Vermont Reads 2015: Censorship, Gay Lit And The State's History Of Dissent

All this week, we're discussing Haroun and the Sea of Stories by Salman Rushdie. It's this year's pick for the Vermont Humanities Council's Vermont Reads state-wide reading program.

Twelve-year-old Haroun has traveled to a magical land where all the world's stories are created. And it's up to him to stop a villain who controls a shadowy cult of silence from poisoning the Ocean that serves as the birthplace of the Sea of Stories.

Here's a passage from the moment when Haroun finally confronts the nemesis of storytelling, Khattum-Shud:

'Soon now, soon, the Ocean will be dead--cold and dead. When black ice freezes over its surface, my victory will be complete.'

'But why do you hate stories so much?' Haroun blurted, feeling stunned. 'Stories are fun...'

'The world, however, is not for Fun,' Khattam-Shud replied. 'The world is for Controlling.'

'Which world?' Haroun made himself ask.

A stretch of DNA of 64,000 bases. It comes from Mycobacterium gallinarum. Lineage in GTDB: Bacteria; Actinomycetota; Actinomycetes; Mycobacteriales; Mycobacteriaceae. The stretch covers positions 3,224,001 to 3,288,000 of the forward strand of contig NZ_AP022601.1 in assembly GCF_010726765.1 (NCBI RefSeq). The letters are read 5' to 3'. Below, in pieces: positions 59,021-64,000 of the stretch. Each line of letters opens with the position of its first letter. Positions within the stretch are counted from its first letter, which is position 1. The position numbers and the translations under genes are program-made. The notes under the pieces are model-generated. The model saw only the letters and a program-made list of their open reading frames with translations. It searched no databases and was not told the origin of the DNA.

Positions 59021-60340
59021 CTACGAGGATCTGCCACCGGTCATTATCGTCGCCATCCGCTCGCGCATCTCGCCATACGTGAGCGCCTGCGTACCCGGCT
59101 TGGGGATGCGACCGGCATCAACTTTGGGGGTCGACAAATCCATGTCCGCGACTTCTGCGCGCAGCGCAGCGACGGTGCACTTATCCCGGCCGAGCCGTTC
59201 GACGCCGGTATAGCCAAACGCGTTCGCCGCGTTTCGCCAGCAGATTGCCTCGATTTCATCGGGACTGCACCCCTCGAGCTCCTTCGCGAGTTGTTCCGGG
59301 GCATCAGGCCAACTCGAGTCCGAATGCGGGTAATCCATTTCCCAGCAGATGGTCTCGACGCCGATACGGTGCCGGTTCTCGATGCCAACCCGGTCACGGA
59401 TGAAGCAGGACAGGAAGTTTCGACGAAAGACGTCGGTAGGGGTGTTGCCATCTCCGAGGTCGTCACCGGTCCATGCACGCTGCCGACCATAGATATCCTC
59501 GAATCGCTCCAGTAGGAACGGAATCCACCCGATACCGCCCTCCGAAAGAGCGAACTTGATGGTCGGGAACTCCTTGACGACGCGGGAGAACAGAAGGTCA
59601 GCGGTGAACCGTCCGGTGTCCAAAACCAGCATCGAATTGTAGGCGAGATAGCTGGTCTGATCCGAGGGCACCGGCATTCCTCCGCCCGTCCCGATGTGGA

'Your world, my world, all world,' came the reply. 'They are all there to be Ruled. And inside every single story, inside every Stream in the Ocean, there lies a world, a story-world, that I cannot Rule at all. And that is the reason why.'

Controversial Literature

This fantasy by Salmon Rushdie can be read as an allegory about censorship, because the hero rescues tales from a planned oblivion. But there are also real, everyday battlegrounds for free speech — at libraries and schools.

On Harry Potter Day at the Harwood Union Middle and High School just outside of Moretown, kids swoop into the library wearing borrowed black robes and brandishing hand-made wands like their hero, Harry. Because it celebrates witchcraft, the Potter series has been banned in some schools. But not in this state. In fact, many Vermont schools celebrate books that are banned or challenged elsewhere.

For example, prominently displayed on a table at the entrance of Harwood’s library are coming-of-age books that are also about coming out. They were all selected by members of a new student club, the Queer-Straight Alliance, who gathered to admire their handiwork on Harry Potter Day.

For Gabe Greenwood, a transgendered high school student, this table of books sends an important message about tolerance.

"I know I felt, and I think the group felt, that it was important to know that these [books about coming out] are in our library and that we are not going to hush up about it." - Gabe Greenwood, Harwood high school student